Bacow was named the 29th president of Harvard in February and took office this summer.

“I am delighted that Harvard will be partnering with one of the country’s leading public research universities to make progress on issues that are among the most pressing of our time,” Bacow said. “Our teams will bring research-led insights to the issues of economic mobility and the opioid crisis, and working with Mayor Duggan and his team, seek to translate those insights into action.

“I am also excited to further deepen Harvard’s work in Michigan where we will engage with local partners, contribute to solutions and learn from collaborators in Detroit and beyond.”

The new partnership on economic mobility will create a plan to identify solution-based interventions in Detroit that will complement, support and strengthen the neighborhood revitalization, housing affordability and youth-focused initiatives previously announced and being implemented by Detroit Mayor Mike Duggan’s office.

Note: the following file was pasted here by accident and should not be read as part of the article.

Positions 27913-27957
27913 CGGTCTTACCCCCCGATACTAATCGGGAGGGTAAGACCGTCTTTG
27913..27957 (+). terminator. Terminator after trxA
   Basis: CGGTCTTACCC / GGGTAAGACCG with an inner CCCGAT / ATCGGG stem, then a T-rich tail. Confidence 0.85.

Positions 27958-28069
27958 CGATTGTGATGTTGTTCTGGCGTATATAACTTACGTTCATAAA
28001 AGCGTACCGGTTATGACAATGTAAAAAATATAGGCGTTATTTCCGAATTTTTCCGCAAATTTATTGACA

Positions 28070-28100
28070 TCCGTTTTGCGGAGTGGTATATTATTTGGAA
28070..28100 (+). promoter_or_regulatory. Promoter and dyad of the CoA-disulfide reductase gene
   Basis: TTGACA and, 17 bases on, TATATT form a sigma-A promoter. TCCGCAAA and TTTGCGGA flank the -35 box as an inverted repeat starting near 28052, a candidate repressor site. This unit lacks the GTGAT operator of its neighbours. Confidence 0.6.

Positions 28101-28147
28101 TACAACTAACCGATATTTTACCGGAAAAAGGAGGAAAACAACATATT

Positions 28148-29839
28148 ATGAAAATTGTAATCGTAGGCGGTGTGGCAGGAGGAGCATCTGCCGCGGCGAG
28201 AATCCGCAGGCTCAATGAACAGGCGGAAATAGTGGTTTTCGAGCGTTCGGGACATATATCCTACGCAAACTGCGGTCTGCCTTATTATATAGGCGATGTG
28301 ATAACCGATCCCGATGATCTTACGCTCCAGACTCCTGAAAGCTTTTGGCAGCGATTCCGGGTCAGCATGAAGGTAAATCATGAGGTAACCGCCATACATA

At U-M, the work will be led by Poverty Solutions, created in 2016 to leverage the intellectual assets and academic scope of the university to make a major impact on reducing poverty and improving the lives of millions of Americans.

U-M’s Shaefer will partner with Harvard faculty and David Williams, director of policy for the Equality of Opportunity Project, whose mission is to understand the forces that influence whether ordinary Americans succeed or fail economically. The group’s recent work has illuminated the impact of race on a child’s economic prospects, what role colleges play in economic mobility, and how children’s neighborhoods shape their future economic success.

The group leverages large-scale administrative data to explore some of the most enduring beliefs and myths about American society in the pursuit of finding new evidence-based insights and solutions. Williams previously served as a senior adviser to Duggan and a member of the city of Detroit’s economic development team.

Duggan said he appreciated the partnership.

“We are trying to build a comeback that includes all Detroiters and we welcome the support of these two prestigious institutions in that effort,” he said.

Policy summits on opioid epidemic

In addition to the economic work between U-M and Harvard, the two organizations will collaborate on another complex societal issue: the opioid epidemic. The institutions note that while there are numerous efforts underway in cities across the country attempting to address the epidemic, there is a need to share proven approaches that will make a measurable and sustained difference.